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Author: Subject: Fishing Kayaks - elevated seat?
caj13
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[*] posted on 2-18-2018 at 09:07 AM
Fishing Kayaks - elevated seat?


OK everyone, starting to do my research here.

So I'm thinking that the pedal power drives are proabaly a worthwhile (and expensive) option on your fishing Kayak.

But in looking at those all decked out primo models, they put an elevated seat on em. I understand the value of that for fishing, and pedaling, but does it create alot of instability, if the wind comes up, or some swell, does it become more unstable?
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watizname
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[*] posted on 2-18-2018 at 09:14 AM


The Hobie seat on my kayak has two settings. You can lower it by about two inches. The only instability issue I had was when sailing and had her heeled over and caught a swell. No issues at all when fishing.



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tobias
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[*] posted on 2-18-2018 at 09:15 AM


I have an older hobie outback and the seat is not really elevated but I think next year I will get a newer one with elevated seat
They make up for height by making the craft wider. Most are so stable you can stand to fish.
I have also been watching lots of videos on surf launching these things. Its not easy but they are doing it in some pretty heavy surf.
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Rossman
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[*] posted on 2-18-2018 at 02:37 PM


Not sure how and where you plan to use your kayak but my only caution is that if you plan to use it only in Baja, the Mirage drives do break down, and will be a long ways, or a very long ways from any available parts. Most Hobie owners that will purchase spares of the parts that are susceptible.. Cables, chains, fins and pulleys etc. A small shopping bag of these parts can cost you $500 at least. A complete spare drive retails for around $750 for the newest version, and because of all the patents they have, there is no reason to offer a 20 or 30% off sale. I am a true fan of Hobie, the company. Their products are innovative and they seem to know what the customers want before they do. Just too many expensive, moving parts for a spot 300+ miles from the closest parts supply IMO.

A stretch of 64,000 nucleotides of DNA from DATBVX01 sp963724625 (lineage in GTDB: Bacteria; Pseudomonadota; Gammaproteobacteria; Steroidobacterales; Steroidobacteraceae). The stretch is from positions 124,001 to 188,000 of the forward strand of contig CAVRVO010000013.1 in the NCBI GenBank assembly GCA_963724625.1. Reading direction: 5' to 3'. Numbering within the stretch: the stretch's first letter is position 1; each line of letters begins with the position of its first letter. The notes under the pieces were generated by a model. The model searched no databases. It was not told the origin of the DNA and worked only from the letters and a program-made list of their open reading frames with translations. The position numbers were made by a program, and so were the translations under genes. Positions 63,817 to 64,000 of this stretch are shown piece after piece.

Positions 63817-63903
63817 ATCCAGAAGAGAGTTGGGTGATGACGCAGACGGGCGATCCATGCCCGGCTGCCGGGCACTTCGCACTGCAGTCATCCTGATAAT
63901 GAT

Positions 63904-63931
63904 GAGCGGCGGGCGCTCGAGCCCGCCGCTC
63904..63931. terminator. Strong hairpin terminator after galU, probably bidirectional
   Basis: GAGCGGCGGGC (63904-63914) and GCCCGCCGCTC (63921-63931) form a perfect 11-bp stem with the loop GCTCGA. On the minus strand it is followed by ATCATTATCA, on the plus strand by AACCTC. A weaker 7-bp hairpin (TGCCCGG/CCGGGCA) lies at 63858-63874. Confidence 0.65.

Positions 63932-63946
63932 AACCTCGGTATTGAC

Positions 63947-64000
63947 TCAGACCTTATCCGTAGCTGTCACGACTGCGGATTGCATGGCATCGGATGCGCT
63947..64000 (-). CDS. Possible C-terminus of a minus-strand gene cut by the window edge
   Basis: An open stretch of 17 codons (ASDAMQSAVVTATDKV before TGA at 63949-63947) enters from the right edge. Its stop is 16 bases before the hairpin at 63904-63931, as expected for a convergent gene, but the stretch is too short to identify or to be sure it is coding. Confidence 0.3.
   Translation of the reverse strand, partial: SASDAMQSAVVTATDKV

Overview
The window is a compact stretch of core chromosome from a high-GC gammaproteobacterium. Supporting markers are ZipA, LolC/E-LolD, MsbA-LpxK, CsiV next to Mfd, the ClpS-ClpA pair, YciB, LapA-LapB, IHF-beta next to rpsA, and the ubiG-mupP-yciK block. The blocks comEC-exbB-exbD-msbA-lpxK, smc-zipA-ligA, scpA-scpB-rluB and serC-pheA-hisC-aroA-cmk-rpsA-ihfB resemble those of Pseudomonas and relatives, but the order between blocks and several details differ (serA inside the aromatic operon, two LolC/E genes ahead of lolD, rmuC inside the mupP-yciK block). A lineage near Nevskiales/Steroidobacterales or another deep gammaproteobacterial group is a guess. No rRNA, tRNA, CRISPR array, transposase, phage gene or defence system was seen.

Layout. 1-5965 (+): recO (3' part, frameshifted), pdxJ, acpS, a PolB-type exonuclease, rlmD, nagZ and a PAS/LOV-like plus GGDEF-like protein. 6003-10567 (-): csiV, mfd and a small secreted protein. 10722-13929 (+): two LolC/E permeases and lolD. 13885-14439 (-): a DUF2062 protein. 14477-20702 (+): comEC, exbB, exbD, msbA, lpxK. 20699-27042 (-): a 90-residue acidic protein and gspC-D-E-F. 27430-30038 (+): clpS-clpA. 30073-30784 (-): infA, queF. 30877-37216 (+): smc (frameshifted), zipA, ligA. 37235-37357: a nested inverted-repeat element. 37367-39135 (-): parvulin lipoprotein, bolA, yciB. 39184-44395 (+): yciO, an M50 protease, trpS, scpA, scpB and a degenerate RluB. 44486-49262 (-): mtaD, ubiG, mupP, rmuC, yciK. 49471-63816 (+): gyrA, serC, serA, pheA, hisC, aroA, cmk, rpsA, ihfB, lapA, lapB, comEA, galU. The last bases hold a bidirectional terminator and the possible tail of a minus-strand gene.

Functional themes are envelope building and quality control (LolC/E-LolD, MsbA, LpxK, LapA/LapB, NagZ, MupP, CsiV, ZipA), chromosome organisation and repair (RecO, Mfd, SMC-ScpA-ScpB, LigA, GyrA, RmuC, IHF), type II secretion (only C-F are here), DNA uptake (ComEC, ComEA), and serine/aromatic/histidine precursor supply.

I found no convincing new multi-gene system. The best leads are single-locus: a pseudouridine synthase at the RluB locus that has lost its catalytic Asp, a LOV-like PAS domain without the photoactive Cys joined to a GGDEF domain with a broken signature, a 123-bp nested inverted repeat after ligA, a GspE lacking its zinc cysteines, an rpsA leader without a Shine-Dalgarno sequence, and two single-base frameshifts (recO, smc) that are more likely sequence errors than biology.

There is no magic in launching a kayak in heavy surf. You just have to point the bow into the waves and paddle or pedal like mad until you are outside the surfline. The real test is coming back in to the shore in the surf. Every Hobie I have used or seen used will get sideways in a heartbeat when trying to land in the surf. Not a big deal unless you forgot to tether your Mirage drive or favorite fishing outfit.
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[*] posted on 2-18-2018 at 02:41 PM


Agreed^^^. Just get a regular side inside and go for it.



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[*] posted on 2-18-2018 at 04:40 PM


I think a back rest or lumbar support would be more beneficial than a higher center of gravity. BTW, a buddy o' mine caught a 50# dog snapper in an open kayak, towed him around for an hour and 45 minutes, and I had to gaff it into my inflatable because it wouldn't fit in his Li'l boat.




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Ron_Perry
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[*] posted on 2-26-2018 at 09:36 PM


Quote: Originally posted by Rossman  
Not sure how and where you plan to use your kayak but my only caution is that if you plan to use it only in Baja, the Mirage drives do break down, and will be a long ways, or a very long ways from any available parts. Most Hobie owners that will purchase spares of the parts that are susceptible.. Cables, chains, fins and pulleys etc. A small shopping bag of these parts can cost you $500 at least. A complete spare drive retails for around $750 for the newest version, and because of all the patents they have, there is no reason to offer a 20 or 30% off sale. I am a true fan of Hobie, the company. Their products are innovative and they seem to know what the customers want before they do. Just too many expensive, moving parts for a spot 300+ miles from the closest parts supply IMO.

There is no magic in launching a kayak in heavy surf. You just have to point the bow into the waves and paddle or pedal like mad until you are outside the surfline. The real test is coming back in to the shore in the surf. Every Hobie I have used or seen used will get sideways in a heartbeat when trying to land in the surf. Not a big deal unless you forgot to tether your Mirage drive or favorite fishing outfit.


Can't agree with this 100%

I have owned a Hobie Outback since 2014. Fish Baja and the Norther California Coast. 39 trips to Baja, all driving, 61 years old, free diving for 41 years, endurance fisherman and diver, Coast Guard Captain license, 50 ton. Fishing and diving addict.